10)  Fan productions cannot create or imply any association or endorsement by CBS or Paramount Pictures.
As you can tell from the guidelines, Commandment 6, with its six subsections, seems to be pretty important. Basically, the primary thing that will attract the attention and ire of an IP rights holder is trying to profit from their IP. If they are not followed, the other two Commandments that are likely to trigger a response from rights holders are 7 and 9. If a rights holder believes the fan art is harmful to the reputation of its IP, then it will probably act. A rights holder will also act if it believes someone is trying to obtain rights to its works.
           Commandments 1 through 5 seem to apply only to Star Trek related fan films, but they may prove instructive. If your work is substantial enough to pose a financial threat to the rights holder’s authorized works, then it will probably cause them to act. Additionally, if your work incorporates elements that could create confusion as to whether or not it is authorized (e.g., clips from the show, actors associated with the show, or misrepresents who is creating it), then it may force them to act.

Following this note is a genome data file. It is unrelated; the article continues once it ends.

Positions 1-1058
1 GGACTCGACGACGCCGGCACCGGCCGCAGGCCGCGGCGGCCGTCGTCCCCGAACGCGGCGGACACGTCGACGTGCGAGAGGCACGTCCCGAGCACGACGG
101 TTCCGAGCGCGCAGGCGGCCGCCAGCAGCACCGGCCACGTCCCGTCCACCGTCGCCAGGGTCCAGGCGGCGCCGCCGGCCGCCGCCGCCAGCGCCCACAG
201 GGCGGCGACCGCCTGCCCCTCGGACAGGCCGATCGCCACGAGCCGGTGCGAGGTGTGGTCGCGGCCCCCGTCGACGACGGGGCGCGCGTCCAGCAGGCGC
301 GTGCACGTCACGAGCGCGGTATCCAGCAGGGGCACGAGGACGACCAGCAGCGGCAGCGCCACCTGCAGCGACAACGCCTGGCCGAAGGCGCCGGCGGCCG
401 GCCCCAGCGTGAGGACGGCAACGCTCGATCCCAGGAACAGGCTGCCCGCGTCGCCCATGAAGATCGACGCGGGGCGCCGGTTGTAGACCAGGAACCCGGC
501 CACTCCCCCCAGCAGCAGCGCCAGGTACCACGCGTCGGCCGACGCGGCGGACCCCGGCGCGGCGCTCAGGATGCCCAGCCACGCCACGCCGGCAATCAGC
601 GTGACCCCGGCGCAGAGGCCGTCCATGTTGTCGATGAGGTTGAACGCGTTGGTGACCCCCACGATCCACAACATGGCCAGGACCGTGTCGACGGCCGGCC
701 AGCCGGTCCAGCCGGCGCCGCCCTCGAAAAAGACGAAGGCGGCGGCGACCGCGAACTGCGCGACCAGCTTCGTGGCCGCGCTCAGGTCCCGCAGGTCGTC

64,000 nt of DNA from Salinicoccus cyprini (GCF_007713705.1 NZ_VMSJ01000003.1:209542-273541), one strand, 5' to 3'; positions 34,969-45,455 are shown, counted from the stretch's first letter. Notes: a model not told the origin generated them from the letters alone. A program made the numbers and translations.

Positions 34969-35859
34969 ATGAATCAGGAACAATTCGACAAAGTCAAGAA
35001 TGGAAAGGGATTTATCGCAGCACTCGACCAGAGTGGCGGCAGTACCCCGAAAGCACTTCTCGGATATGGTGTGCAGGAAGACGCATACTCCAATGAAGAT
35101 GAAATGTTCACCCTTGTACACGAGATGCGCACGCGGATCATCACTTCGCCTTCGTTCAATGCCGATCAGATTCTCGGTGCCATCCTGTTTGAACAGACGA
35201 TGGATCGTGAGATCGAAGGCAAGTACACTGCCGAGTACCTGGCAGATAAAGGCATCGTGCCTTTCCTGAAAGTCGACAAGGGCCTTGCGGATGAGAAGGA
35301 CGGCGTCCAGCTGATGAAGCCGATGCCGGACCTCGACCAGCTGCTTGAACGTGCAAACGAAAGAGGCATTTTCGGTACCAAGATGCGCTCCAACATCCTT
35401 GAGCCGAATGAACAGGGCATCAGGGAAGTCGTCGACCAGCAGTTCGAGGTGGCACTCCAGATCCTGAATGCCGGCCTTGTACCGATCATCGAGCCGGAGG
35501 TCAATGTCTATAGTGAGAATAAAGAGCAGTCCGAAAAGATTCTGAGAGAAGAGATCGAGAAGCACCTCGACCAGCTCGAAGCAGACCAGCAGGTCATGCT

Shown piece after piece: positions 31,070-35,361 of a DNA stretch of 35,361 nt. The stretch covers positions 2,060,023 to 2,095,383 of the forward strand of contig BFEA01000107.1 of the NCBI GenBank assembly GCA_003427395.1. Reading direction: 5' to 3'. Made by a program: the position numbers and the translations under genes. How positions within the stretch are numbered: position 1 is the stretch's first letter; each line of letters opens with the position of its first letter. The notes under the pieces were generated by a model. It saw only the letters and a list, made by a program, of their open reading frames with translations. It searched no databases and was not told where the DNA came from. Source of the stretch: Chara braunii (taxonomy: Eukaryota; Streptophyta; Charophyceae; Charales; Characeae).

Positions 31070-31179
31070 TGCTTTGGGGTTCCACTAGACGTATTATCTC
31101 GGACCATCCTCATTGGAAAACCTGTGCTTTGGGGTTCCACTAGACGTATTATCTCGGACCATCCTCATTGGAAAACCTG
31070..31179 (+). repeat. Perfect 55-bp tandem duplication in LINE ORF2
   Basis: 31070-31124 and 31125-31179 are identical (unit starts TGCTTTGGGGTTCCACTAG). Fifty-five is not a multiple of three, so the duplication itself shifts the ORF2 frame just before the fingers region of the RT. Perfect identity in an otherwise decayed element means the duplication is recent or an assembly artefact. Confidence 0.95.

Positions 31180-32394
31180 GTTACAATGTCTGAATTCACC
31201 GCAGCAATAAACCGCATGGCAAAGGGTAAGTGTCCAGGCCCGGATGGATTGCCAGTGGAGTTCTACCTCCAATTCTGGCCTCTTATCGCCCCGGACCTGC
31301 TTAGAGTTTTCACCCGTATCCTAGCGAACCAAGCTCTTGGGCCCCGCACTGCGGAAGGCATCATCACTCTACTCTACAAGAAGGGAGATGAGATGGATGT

What does the CBS/Paramount Fan Film 10 Commandments mean for fan film, fan fiction, and fan art going forward? While I am certain some fans will find these guidelines to be drastic and overbearing, I actually think they help shed light on how IP rights holders view unauthorized use of their intellectual property and are very instructive in gauging the risk of creating fan art, fan fiction, and fan films. While not every rights holder will be as permissive as CBS and Paramount, these Commandments offer clear guidance as to what will be allowed, and I’m guessing other companies use similar criteria in their decision making.